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Slumps happen, but this is serious

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It is beyond clear that the bullpen cannot be trusted to hold a lead late in a game.


When a team is playing well, it seems to find ways to win ball games it might otherwise be expected to lose. The reverse is also true; slumping teams sometimes find uncanny ways of snatching defeat from the jaws of victory. A Red Sox recent road trip, which ended with a disastrous record of three wins and seven losses, was a perfect example of that. Let's take a look at each of those losses and how the Sox managed to turn possible, even probable, wins into losses.
Loss #1: The Red Sox took a 2-0 in the top of the 10th inning, but in the bottom of the 10th, a Trevor Story error gave the Tampa Bay Rays an extra out and allowed Taylor Walls to reach base with the potential tying run. Then, with two outs, Kevin Kiermaier hit a walk off home run for a Tampa Bay win, 3-2.
Loss #2: The Red Sox started fast with two runs in the top of the first, then did nothing the rest of the game, as they fell to the Rays again. 5-2.
Loss #3: The Red Sox tied the Blue Jays with a pair of runs in the top of the eighth but quickly gave it away when Bo Bichette hit a grand slam in the bottom of the inning. Blue Jays 6 Red Sox 2.
Loss #4: The Red Sox led, 5-2, in the ninth inning but the Blue Jays tied it in the last of the ninth, led by a George Springer homer. Then, they won it on a sacrifice fly in the 10th, 6-5.

Loss #5: The mighty Baltimore Orioles cobbled together three singles to score a run in the third inning against Garrett Whitlock. That's all they got, but it was enough. They beat the Red Sox and their slumbering bats, 1-0.
Loss #6: In the 10th inning, Robinson Chirinos bunted straight back to reliever Hirokuza Sawaruma, who had base runner Jorge Mateo out on a force by 20 feet at third, but Sawaruma heaved his throw well over the head of Rafael Devers as Mateo jogged home with the winning run. 2-1.
Loss #7: The Red Sox finally lost one the old fashioned way. They got pummeled by the Orioles, 9-5. The game wasn't even that close, as J.D. Martinez hit a grand slam in the ninth, after it was a lost cause. A lowlight was when base runner Christian Vazquez forgot how many outs there were when the game was still scoreless and cost the Sox a run.
It is beyond clear that the bullpen cannot be trusted to hold a lead late in a game. The team is 0 and 5 in extra inning games this season. In each of those games, the Sox had the lead in the eighth inning or later, only to lose in the end. They have no closer and don't appear close to finding one. It's been ugly. With a decent bullpen, they could very well have finished the road trip with a seven and three record instead of the other way around.
On offense, they are not getting the job done, either. In the outfield, for example, left fielder Alex Verdugo, after getting off to a good start, has faded to an average of only .217; Kike Hernandez is only hitting .189 in center, and in rightfield Jackie Bradley, Jr. is at .200. At first base, Bobby Dalbec is at .147 with only one homer; Trevor Story, signed to a big contract because of his bat, is hitting only .210 with no home runs. Catcher Christian Vazquez is batting .208. Only Xander Bogaerts, Rafael Devers, and J. D. Martinez are hitting well, and Martinez and Bogaerts will be free agents at the end of this season. Devers after 2023. They could all be playing somewhere else sooner rather than later.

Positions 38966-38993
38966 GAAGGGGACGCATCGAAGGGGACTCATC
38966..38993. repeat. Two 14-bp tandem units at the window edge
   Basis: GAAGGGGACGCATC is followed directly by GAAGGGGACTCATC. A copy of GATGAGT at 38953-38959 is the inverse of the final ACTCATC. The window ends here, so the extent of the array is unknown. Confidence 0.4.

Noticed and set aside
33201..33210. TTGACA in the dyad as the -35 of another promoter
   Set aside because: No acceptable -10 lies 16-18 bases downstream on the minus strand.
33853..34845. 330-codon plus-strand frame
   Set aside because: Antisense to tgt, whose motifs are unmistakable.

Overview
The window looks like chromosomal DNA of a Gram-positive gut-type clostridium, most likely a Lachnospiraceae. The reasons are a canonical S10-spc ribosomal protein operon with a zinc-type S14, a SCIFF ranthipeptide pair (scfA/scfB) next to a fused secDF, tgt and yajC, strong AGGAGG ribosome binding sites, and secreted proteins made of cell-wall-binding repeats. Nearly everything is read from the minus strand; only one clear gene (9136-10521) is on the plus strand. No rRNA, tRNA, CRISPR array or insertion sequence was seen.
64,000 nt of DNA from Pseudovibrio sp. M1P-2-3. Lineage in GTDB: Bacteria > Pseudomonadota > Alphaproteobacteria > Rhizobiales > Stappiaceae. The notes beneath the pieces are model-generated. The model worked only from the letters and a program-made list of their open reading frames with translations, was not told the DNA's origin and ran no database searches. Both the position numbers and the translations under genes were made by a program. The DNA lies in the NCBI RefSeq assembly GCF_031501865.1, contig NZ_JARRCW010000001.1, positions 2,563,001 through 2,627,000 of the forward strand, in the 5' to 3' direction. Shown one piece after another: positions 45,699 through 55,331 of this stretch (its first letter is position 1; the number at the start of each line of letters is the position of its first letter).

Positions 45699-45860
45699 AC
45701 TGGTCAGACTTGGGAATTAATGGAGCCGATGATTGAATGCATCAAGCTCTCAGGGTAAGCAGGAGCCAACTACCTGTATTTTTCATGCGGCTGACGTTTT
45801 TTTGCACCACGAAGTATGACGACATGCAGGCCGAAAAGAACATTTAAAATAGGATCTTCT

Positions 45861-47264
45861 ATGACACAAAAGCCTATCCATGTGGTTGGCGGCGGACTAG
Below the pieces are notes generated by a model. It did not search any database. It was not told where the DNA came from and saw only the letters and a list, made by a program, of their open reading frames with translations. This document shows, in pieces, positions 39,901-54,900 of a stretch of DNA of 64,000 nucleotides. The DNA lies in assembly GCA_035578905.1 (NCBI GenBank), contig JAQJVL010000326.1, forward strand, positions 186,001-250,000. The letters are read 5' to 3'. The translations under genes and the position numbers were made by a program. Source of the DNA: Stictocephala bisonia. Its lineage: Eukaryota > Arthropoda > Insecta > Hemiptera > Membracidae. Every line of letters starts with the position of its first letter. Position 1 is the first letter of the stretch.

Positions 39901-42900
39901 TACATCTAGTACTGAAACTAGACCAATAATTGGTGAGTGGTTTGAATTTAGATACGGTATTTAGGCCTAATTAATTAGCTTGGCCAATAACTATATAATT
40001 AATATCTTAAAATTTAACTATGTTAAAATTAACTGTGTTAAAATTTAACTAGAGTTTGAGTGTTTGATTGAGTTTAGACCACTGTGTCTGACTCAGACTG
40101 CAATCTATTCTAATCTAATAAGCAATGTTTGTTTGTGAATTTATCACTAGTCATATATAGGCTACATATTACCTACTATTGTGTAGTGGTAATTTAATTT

We keep telling ourselves that it's all just a slump; that they'll soon be playing winning baseball once again. We have to tell ourselves that because the alternative is pretty scary.
The dreaded Yankees, during the Sox slump, were in the midst of an 11-game winning streak while the Red Sox were flailing about. Their right fielder, Aaron Judge, and first baseman, Anthony Rizzo, are tied for the league lead in home runs with nine each. (The Red Sox team leader, Rafael Devers, has only four.) The Yanks have opened up an eight-and-a-half game lead on the Red Sox, who are now in a tie for last place with the Orioles in the American League East.
It's still early in the season, but that's a lot of games to make up. Losses in April and May count as much in the standings as they do in September, and the Red Sox have been wracking up a lot of them.
Remember Andrew Bennintendi, the former Boston left fielder? When last we saw him he seemed to have totally lost his way at the plate with an average of just .103. He seems to have finally found it again with the Kansas City Royals, where he is currently hitting .354. It makes you wonder: Why can't we get guys like that?
Baseball is filled with ups and downs, highs and lows, slumps and hot streaks. There is no telling when one may suddenly appear, or just as mysteriously vanish into thin air. Veterans of the game will tell you that the secret is not to get too high when things go well or too low when they go poorly. It's easier said than done. The Red Sox are going through a very rough patch right now.They have to keep their heads down and keep their spirit up. Things will eventually get better. The only question is, will it be in time to save the season?

- Dick Flavin is a New York Times bestselling author; the Boston Red Sox "Poet Laureate" and The Pilot's recently minted Sports' columnist.

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